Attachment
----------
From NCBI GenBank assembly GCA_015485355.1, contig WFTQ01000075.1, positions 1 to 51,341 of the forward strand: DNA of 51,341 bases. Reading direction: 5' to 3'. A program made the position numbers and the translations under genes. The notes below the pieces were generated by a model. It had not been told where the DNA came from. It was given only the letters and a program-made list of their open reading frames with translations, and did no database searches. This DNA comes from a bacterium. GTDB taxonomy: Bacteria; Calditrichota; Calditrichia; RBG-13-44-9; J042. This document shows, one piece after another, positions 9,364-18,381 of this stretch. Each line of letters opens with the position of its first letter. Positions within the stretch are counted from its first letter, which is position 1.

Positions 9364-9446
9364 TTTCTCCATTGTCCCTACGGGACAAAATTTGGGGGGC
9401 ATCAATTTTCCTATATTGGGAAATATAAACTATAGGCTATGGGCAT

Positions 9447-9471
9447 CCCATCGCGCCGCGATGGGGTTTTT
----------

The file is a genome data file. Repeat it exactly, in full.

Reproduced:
From NCBI GenBank assembly GCA_015485355.1, contig WFTQ01000075.1, positions 1 to 51,341 of the forward strand: DNA of 51,341 bases. Reading direction: 5' to 3'. A program made the position numbers and the translations under genes. The notes below the pieces were generated by a model. It had not been told where the DNA came from. It was given only the letters and a program-made list of their open reading frames with translations, and did no database searches. This DNA comes from a bacterium. GTDB taxonomy: Bacteria; Calditrichota; Calditrichia; RBG-13-44-9; J042. This document shows, one piece after another, positions 9,364-18,381 of this stretch. Each line of letters opens with the position of its first letter. Positions within the stretch are counted from its first letter, which is position 1.

Positions 9364-9446
9364 TTTCTCCATTGTCCCTACGGGACAAAATTTGGGGGGC
9401 ATCAATTTTCCTATATTGGGAAATATAAACTATAGGCTATGGGCAT

Positions 9447-9471
9447 CCCATCGCGCCGCGATGGGGTTTTT